Big. Bigger. PRECAST Molds.

Engineering Casting Resins

State-of-the-art sports arena, state-of-the-art materials and processes: RAMPF develops a high-performance polyurethane system for the stunning exterior of the new Puskás Ferenc Stadium in Budapest.


The Puskás Ferenc Stadium in Budapest is to seat over 67,000 spectators, and one of the construction specifications was that the outer facades of the 30 staircases feature a special surface structure in the form of prominent ring patterns.


The individual staircases are 7.5 m wide and 30 m high. A total of 13 precast concrete components (2.2 × 7 × 0.24 m) had to be produced as cladding for each facade.

To keep assembly work to a minimum and ensure the large concrete components were as stable as possible, wetcast molds from the WASA PRECAST brand were used.

WASA PRECAST molds are large-format molds made from high-quality polyurethane that are used as master models (negative molds) when manufacturing concrete. These master models exhibit a high level of detail, stability, and mechanical strength.

The polyurethane molds required for the stadium’s facades weighed approximately 1,800 kg, which posed a number of technical challenges with regard to material, modeling, and handling.

Dr. Arno Schimpf, Managing Director of WASA Compound GmbH & Co. KG:

It is often the small details that make or break such challenging projects. When we were developing the casting resin system, we worked very closely with senior staff from RAMPF. In fact, we addressed every detail to make sure we developed a material perfectly suited to the requirements of the project.


To avoid casting errors – which would be very expensive on this scale – WASA Compound and RAMPF Polymer Solutions developed a polyurethane system specially tailored to the plywood model of the mold. Due to the large quantity that had to be cast, it was essential that the casting resin exhibit a long pot life, low heat generation, and minimal shrinkage. In other words, it was vital that the reactive casting resin system remain workable for as long as possible before curing.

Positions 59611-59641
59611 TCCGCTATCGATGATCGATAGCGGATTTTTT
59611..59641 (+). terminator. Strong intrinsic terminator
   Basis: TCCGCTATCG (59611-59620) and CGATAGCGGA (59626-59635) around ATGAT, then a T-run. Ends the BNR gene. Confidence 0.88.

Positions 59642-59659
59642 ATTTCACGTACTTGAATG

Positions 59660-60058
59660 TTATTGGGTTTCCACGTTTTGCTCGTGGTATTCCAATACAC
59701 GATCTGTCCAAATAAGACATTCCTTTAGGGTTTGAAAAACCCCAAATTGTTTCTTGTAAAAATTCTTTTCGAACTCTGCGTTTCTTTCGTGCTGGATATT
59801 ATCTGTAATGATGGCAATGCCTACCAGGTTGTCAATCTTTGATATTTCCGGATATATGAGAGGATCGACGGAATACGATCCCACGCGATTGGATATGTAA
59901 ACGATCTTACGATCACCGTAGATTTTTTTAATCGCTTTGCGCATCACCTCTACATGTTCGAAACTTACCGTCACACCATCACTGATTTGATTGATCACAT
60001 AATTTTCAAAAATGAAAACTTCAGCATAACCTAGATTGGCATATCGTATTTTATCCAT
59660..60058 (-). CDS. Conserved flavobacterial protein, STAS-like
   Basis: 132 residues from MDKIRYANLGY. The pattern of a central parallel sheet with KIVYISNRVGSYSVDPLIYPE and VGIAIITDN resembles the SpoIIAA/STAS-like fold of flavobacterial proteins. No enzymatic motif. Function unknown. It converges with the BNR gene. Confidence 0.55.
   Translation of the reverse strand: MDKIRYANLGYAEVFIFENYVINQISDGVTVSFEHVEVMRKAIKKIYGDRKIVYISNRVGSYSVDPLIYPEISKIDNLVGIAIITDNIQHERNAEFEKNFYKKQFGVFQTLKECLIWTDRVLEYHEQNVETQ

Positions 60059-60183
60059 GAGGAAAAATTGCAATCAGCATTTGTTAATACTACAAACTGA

Changes in the volume or dimensions of the cast resin mold were to be avoided wherever possible.

Due to the size of the mold, the resin had to be cast in several layers, while also ensuring that the contours of the individual layers were not visible. An alkali-resistant, plasticizer-free system was developed to prevent changes to the mold while casting concrete.

Moreover, the viscosity of the polyurethane system had to be adjusted so it would level out evenly and thus ensure optimum filling of the individual ring cavities.


The casting resin was cast using a high-performance two-component mixing and dispensing system. An output of 22 kg/min was required to cast all the individual layers within the set pot life.

A special steel subframe was engineered for the casting mechanism in WASA’s in-house metalworking shop. The subframe also featured a mobile work frame that ensured every point on the model could be easily reached.

Removing the polyurethane mold from the master model posed a particular challenge. To solve this, a special ventilation valve was attached to all the ring cavities to break the vacuum and adhesive forces between the polyurethane and the model’s extremely smooth surface. The polyurethane was evenly released from the individual cavities, while the mold was lifted with a crane at the same time.


The individual, tailor-made elements fit almost seamlessly into the staircases. The interplay between flexible molds and high-performance concrete in the staircase architecture is crucial to the stadium’s overall look.

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